Australian Organic’s Strategic Priorities

Australia is misaligned with global standards and officially the last developed nation in the world to not have an enforced domestic standard for the use of the word “organic” (see image below).

It is Australian Organic’s strategic priority to work with government and key regulatory bodies to deliver a fit for purpose regulatory process that is consistent with the organic export requirements.

This consistent approach to the organic industry will ensure Australia’s world class organic standard will continue to grow market access internationally and provide Australian consumers with confidence when choosing products that claim to be organic.

Gaining Equivalency with Export Markets

At present, the only way an Australian consumer can be certain a product is truly organic is to look for a certification mark. There are currently six marks used within Australia, each mark is attached to a certification body approved by Department of Agriculture, Water & Environment (DAWE) to the National  Standard for Organic & Bio Dynamic Produce (National Standard or NS) under the Export Control Act (1982).

The National Standard, via the use of Organic Produce (Export) Certificates (OPCs), provides 81 countries with surety that the produce they are purchasing from Australian adheres to the rigorous certification and audit processes. This provides surety for the buyers in those markets that the produce they are purchasing adheres to the rigorous certification and audit processes as set out in the National Standard. However, within Australia there are variations of Standards that make the consumption and production of organic products difficult to navigate and results in confusion for consumers.

The National Standard was written with the intention to be enforced domestically as clearly stated by Mr Crean in a Ministerial Press Release, dated 10 February 1992 when the National Standard for Organic & Bio Dynamic Produce was released; “I therefore intend to request the new National Food Authority to take the necessary action to ensure the regulatory controls on the domestic market parallel those which I am implementing for export.”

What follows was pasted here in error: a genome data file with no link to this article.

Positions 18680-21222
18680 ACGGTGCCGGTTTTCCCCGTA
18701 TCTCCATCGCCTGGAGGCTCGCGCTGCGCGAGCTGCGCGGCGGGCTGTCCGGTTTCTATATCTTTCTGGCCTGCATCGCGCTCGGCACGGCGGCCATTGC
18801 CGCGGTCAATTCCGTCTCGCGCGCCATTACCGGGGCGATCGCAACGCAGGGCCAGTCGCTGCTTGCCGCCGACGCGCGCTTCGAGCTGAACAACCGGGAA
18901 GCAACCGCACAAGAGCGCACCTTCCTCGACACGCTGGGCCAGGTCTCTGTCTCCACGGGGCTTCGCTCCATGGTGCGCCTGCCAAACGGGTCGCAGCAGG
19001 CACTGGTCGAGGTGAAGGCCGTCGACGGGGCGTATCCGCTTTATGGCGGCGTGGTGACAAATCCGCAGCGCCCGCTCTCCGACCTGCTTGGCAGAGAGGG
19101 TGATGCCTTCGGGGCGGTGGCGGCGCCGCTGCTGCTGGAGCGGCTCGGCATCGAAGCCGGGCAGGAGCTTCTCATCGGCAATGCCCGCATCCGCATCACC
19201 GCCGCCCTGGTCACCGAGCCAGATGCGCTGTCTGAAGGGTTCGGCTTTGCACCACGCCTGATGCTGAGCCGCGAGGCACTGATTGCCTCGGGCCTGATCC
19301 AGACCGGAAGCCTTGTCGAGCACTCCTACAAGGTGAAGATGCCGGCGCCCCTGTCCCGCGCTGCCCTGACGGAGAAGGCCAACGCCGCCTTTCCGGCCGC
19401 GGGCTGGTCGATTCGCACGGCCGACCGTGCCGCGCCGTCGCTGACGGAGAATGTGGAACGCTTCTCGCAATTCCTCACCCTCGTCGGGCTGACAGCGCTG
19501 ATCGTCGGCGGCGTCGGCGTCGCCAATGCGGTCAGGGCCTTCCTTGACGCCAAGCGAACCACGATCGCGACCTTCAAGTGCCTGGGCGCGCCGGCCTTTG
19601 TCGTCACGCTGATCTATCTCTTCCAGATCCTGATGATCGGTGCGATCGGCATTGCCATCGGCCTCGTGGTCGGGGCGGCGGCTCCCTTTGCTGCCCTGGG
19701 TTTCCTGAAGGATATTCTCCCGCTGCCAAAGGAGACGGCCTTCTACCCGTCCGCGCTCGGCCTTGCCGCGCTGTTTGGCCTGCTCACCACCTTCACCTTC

The Standard was and remains world class as stated by Mr Crean; “This is a hallmark achievement for the Australian organic produce industry which I understand has produced the first nationally agreed standard outside of the European Community.”

Australian Organic is proposing that the National Standard be enforced domestically to provide confidence, and a level playing field in a dynamic growth industry.

Market Analysis & Opportunity

The Australian Organic industry is currently worth $2.6 billion, growing year on year since market data has been reported.

  • Domestic sales in 2018 grew 15% vs the previous year
  • Export tonnage was up 13% over the same period.

Industry consumer data shows that Australian shoppers are purchasing more organic products than ever before:

  • 6 out of 10 shoppers have purchased organic product in the past 12 months
  • 55% of shopper would choose an organic product with a certification mark in a like for like purchase
  • 51% recognise Bud logo as the mark of Australian certified organic.

Organic Claims